• When using an IP address and/or HTTP, only:

    sudo socat TCP-LISTEN:80,fork TCP:localhost:8080
  • When using a domain with a TLS certificate:

    sudo socat TCP-LISTEN:443,fork TCP:localhost:8443

Make sure the socat process is running while you are using the image.

Importing the Appliance

  1. Start VirtualBox
  2. Select File > Import Appliance... from the menu
  3. Select the downloaded OVA file from your disk and click Next
  4. Uncheck the Import hard drives as VDI option
  5. Click Finish
  6. When the appliance has finished loading, select it from the left panel and click on Start

When the virtual machine starts log in by using the credentials provided below, select a deployment option and continue from there.

You can also run the imported virtual machine in headless mode:

vboxmanage startvm arcloud-ova --type=headless

Cloud Providers

In case local machines are not available or the services need to be available publicly, it is also possible to deploy the virtual machine image to the supported cloud providers described below.

Make sure you have the Google Cloud CLI installed.

Check the GCP documentation or follow the steps below:

  1. Prepare details about your GCP project and user account:

    export GCP_PROJECT_ID=my-project-id
    export GCP_PROJECT_NUMBER=1234567890
  2. Enable the Cloud Build API (this creates the Cloud Build service account automatically):

    gcloud services enable --project $GCP_PROJECT_ID
  3. If your user account already has the roles/owner role on the project:

    gcloud projects add-iam-policy-binding $GCP_PROJECT_ID \
    --member "user:$GCP_USER_EMAIL" \
    --role 'roles/storage.objectAdmin'
  4. Otherwise, grant the required IAM roles:

    • to your user account:

      gcloud projects add-iam-policy-binding $GCP_PROJECT_ID \
      --member "user:$GCP_USER_EMAIL" \
      --role 'roles/storage.admin'
      gcloud projects add-iam-policy-binding $GCP_PROJECT_ID \
      --member "user:$GCP_USER_EMAIL" \
      --role 'roles/viewer'
      gcloud projects add-iam-policy-binding $GCP_PROJECT_ID \
      --member "user:$GCP_USER_EMAIL" \
      --role 'roles/resourcemanager.projectIamAdmin'
      gcloud projects add-iam-policy-binding $GCP_PROJECT_ID \
      --member "user:$GCP_USER_EMAIL" \
      --role 'roles/cloudbuild.builds.editor'
    • to the Cloud Build service account:

      gcloud projects add-iam-policy-binding $GCP_PROJECT_ID \
      --member "serviceAccount:$" \
      --role 'roles/compute.admin'
      gcloud projects add-iam-policy-binding $GCP_PROJECT_ID \
      --member "serviceAccount:$" \
      --role 'roles/iam.serviceAccountUser'
      gcloud projects add-iam-policy-binding $GCP_PROJECT_ID \
      --member "serviceAccount:$" \
      --role 'roles/iam.serviceAccountTokenCreator'
    • to the Compute Engine service account:

      gcloud projects add-iam-policy-binding $GCP_PROJECT_ID \
      --member "serviceAccount:$" \
      --role 'roles/compute.storageAdmin'
      gcloud projects add-iam-policy-binding $GCP_PROJECT_ID \
      --member "serviceAccount:$" \
      --role 'roles/storage.objectAdmin'
  5. Create a GCS bucket:

    export GCP_BUCKET_NAME=my-bucket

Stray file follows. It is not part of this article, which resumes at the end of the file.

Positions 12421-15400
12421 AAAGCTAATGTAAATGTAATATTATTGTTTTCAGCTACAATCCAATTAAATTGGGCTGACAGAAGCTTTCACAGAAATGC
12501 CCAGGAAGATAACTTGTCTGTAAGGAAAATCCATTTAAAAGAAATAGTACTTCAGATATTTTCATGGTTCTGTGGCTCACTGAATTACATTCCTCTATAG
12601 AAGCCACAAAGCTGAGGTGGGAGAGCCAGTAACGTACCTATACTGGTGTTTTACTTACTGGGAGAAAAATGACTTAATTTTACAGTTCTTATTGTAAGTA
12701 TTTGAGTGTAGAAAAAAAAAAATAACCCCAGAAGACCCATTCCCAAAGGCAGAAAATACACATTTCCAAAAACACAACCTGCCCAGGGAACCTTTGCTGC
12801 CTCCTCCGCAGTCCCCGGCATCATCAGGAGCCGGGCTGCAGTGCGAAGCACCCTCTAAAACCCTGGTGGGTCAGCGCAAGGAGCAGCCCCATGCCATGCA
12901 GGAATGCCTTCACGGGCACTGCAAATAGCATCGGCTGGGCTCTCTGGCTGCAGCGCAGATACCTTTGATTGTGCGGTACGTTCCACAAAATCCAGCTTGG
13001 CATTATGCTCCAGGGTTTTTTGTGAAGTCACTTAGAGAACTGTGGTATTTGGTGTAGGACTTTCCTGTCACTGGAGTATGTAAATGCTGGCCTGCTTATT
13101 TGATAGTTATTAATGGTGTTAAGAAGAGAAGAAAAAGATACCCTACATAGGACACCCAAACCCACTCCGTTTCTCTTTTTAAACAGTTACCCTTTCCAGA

gcloud storage buckets create gs://$GCP_BUCKET_NAME --project $GCP_PROJECT_ID --location $GCP_BUCKET_LOCATION
  6. Upload the OVA image to the GCS bucket:

    export GCP_OVA_IMAGE='arcloud-1.2.3.ova'
    gsutil -o GSUtil:parallel_composite_upload_threshold=250M \
    -o GSUtil:parallel_composite_upload_component_size=50M \
  7. Create a new Compute Engine instance based on the imported OVA image:

    export GCP_INSTANCE_NAME=my-instance
    export GCP_ZONE=us-central1-c
    gcloud compute instances import $GCP_INSTANCE_NAME \
    --source-uri gs://$GCP_BUCKET_NAME/$GCP_OVA_IMAGE \
    --project $GCP_PROJECT_ID \
    --zone $GCP_ZONE
  8. Make sure the necessary firewall rules are configured.


When importing a new image in the same project, you can start from step 6, but make sure to export all the variables.


The virtual machine includes a dedicated arcloud user with a password set to changeme. The password is set to expire and needs to be changed during the first login.

Key-based Authentication

Password access should be disabled entirely for all publicly accessible deployments (e.g. on GCP or AWS). Key-based authentication should be used instead.

To do this, create keys for your user accounts and modify /etc/ssh/sshd_config to include:

PasswordAuthentication no

Accessing the Running Virtual Machine

To access the virtual machine, the IP address of your machine is needed.

The IP address might differ depending on the target platform:

  • for local machines - the loopback interface address ( or the address of another network interface on the machine (e.g.
  • for cloud providers - the configured/assigned public IP of the instance

To list the available IPv4 addresses on your machine/instance, try the following command:

ip -br a | awk '/UP / { print $1, $3 }'

Verify that your Magic Leap device has an IP address assigned from the same subnet as your machine or the device is able to access one of the IP addresses from the list above (your router allows connectivity between different subnets).

Apart from using the graphical interface directly, you can also access the machine using SSH (this makes it easier to copy the generated credentials):

  • to a local virtual machine:

    ssh arcloud@<ip-address> -p 2222


    ssh arcloud@ -p 2222
  • to a cloud instance:

    ssh arcloud@<ip-address>


    ssh arcloud@

Deployment Options


The remaining commands in this guide will be executed from the instantiated virtual machine, all from the home (~/) directory.